One topic in crystallography that I've found a surprising dearth of information on is what the fundamental interaction behind the interaction of the X-ray and atom. Pretty much every book just treats them as classical waves instead of explaining the quantum mechanics behind it. By this I don't mean that interference that leads to diffraction, but what actually happens when the X-ray interacts with the electron cloud.
The only description I've found so far is in Glusker, Lewis and Rossi that talks about:
"When X rays hit an atom, the rapidly oscillating electric field of the radiation sets the electrons of the atom into oscillation about their nuclei. This oscillation has the same frequency as that of the incident radiation. The result is that the electron acts as an oscillating dipole that serves as a source of secondary radiation with the frequency of the incident beam."
and goes on to note that this is coherent scattering and there is no wavelength shift.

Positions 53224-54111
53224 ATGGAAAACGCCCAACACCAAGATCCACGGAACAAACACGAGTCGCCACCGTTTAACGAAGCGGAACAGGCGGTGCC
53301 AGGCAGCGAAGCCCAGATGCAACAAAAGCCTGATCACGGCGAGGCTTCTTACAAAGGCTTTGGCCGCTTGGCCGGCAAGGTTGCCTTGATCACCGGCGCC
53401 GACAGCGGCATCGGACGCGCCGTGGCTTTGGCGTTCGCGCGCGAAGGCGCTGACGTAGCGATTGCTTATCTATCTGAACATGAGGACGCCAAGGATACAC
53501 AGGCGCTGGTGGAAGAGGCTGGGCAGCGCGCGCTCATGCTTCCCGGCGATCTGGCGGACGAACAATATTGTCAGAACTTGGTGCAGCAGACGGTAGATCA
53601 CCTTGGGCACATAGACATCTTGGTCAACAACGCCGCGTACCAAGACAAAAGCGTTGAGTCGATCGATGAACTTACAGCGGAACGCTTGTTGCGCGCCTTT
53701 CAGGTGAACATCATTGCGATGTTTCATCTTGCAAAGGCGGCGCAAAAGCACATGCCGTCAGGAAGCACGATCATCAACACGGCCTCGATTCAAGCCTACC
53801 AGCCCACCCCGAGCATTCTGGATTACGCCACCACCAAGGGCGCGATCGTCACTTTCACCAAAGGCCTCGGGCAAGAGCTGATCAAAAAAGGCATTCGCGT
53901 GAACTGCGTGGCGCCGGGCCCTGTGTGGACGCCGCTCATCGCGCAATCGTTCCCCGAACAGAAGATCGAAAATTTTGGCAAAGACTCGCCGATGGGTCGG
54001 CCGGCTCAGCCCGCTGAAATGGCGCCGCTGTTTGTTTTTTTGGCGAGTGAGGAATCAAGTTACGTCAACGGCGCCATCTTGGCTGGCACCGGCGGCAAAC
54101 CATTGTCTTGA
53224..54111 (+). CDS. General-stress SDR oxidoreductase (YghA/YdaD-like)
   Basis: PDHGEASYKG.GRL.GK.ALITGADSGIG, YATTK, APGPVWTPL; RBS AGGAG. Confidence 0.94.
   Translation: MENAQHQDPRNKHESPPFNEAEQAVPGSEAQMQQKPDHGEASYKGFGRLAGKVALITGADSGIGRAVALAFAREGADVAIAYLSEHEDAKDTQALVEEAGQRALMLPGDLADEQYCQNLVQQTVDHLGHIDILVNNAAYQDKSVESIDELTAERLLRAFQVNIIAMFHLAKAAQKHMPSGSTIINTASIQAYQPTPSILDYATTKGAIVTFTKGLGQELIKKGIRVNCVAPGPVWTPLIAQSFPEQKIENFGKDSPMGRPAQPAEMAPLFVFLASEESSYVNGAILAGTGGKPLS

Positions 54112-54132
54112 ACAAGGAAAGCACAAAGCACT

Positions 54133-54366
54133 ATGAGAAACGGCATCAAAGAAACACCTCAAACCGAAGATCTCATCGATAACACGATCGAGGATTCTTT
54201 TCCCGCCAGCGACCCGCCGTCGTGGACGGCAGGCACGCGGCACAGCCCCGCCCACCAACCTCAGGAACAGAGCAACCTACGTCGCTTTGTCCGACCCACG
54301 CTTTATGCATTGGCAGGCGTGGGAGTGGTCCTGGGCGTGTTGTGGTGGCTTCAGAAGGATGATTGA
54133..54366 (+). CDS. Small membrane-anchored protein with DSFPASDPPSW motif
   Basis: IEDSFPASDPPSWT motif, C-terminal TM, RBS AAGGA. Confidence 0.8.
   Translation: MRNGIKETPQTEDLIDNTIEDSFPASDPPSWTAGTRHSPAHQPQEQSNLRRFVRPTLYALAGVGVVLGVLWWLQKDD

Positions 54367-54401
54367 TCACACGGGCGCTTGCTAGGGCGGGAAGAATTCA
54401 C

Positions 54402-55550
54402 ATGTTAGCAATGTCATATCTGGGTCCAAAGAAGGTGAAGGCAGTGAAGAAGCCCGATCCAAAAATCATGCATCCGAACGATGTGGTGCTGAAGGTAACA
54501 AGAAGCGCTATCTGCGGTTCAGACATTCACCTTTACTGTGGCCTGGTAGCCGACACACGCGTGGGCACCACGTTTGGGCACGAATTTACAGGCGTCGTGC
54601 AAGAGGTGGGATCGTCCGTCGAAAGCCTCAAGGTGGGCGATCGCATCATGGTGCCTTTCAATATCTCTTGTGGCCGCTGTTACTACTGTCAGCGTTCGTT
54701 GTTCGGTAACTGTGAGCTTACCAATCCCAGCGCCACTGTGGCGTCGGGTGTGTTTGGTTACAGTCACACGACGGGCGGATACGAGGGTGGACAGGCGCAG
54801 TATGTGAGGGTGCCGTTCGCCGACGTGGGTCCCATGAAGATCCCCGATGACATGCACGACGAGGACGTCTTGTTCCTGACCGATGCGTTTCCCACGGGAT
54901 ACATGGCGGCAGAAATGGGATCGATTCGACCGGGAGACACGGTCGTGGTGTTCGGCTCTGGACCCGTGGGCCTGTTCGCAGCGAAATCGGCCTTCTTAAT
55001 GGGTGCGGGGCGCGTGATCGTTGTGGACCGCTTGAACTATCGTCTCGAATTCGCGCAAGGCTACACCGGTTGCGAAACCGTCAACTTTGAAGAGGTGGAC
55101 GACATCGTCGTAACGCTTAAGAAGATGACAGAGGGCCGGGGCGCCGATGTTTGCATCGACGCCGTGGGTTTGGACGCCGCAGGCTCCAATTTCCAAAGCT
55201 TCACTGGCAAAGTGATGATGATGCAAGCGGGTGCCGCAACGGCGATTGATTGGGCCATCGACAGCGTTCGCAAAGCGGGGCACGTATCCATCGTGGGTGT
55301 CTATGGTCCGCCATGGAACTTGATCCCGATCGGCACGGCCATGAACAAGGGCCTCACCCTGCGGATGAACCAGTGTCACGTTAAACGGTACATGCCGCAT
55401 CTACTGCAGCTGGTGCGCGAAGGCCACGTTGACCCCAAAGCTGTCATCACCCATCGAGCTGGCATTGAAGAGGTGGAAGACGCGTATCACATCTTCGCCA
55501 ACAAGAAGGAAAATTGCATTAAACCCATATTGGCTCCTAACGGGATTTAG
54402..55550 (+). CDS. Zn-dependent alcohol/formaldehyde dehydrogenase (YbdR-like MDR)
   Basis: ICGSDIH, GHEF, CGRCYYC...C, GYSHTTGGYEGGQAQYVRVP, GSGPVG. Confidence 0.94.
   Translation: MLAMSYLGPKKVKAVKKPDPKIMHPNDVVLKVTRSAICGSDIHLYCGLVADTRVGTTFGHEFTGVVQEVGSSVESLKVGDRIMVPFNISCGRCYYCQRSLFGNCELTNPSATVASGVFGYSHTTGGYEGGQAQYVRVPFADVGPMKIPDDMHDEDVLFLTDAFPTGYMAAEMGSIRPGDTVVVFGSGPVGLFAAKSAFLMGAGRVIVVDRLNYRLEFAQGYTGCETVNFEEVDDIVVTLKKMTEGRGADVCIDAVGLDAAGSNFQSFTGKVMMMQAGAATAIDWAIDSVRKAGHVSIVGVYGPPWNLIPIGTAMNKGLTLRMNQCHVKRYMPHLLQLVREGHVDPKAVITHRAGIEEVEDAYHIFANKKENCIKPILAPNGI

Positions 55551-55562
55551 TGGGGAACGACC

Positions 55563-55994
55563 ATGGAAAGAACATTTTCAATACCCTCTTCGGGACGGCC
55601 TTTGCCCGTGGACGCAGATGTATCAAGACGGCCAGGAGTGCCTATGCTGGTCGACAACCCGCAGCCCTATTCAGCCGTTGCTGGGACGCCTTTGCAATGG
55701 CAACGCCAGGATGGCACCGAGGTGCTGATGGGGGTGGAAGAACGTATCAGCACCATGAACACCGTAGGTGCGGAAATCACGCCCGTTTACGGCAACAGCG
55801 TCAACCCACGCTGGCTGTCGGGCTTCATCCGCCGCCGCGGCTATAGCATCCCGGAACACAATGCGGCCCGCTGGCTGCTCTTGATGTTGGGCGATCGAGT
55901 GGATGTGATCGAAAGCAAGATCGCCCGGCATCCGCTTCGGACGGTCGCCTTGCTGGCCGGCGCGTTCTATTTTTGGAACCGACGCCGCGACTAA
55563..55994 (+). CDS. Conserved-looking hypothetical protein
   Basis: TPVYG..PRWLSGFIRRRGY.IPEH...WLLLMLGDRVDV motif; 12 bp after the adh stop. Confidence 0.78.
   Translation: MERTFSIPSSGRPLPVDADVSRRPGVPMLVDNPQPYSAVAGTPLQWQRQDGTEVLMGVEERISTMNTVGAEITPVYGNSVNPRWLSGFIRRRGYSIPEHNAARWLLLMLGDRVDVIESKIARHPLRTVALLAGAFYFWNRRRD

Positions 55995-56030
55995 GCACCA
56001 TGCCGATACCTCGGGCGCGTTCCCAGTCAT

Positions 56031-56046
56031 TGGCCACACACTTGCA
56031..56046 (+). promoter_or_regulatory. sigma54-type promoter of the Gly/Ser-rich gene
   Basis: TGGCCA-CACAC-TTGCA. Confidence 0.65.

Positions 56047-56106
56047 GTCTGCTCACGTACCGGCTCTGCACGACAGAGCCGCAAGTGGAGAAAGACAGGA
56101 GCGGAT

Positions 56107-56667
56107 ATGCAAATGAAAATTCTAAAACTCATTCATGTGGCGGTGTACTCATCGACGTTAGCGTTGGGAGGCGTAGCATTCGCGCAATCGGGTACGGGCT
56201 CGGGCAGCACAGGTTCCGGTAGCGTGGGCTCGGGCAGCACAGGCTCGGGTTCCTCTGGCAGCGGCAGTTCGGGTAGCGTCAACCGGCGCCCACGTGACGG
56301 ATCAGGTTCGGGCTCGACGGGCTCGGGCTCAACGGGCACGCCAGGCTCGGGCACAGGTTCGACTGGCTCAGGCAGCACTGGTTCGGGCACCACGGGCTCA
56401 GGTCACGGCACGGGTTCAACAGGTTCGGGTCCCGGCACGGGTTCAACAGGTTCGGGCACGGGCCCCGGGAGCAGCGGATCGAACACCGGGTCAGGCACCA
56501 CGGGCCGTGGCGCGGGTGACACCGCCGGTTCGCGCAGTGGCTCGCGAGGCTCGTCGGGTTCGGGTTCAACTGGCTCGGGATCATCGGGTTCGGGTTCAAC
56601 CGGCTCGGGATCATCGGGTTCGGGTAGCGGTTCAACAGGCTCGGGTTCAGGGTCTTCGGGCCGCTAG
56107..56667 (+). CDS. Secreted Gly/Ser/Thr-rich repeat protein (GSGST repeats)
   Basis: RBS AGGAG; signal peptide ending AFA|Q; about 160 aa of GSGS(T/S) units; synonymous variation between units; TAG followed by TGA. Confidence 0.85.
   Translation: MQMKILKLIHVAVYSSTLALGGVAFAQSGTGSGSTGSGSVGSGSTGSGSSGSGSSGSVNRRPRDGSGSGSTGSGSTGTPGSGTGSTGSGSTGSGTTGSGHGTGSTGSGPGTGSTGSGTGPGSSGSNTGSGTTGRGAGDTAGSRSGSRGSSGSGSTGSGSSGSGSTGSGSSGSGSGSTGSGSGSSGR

Which doesn't make a ton of sense, isn't oscillating about the nuclei an old pre-quantum explanation of orbitals? Is this saying that this is similar to fluorescence/phosphorescence where the photo is absorbed, then another emitted? That is what most of the other grad students I've talked to have assumed, but if that was the case I'd expect a Stokes shift, the direction of emitted radiation to be random, and I don't see why you'd get a $180^\circ$ phase shift.
The other explanation I've heard is that you are actually sloshing electrons around within their orbitals, with the same frequency as the X-ray, similar to when you are dealing with optical properties, but I'm not sure what the mechanism for the interaction would be in this case.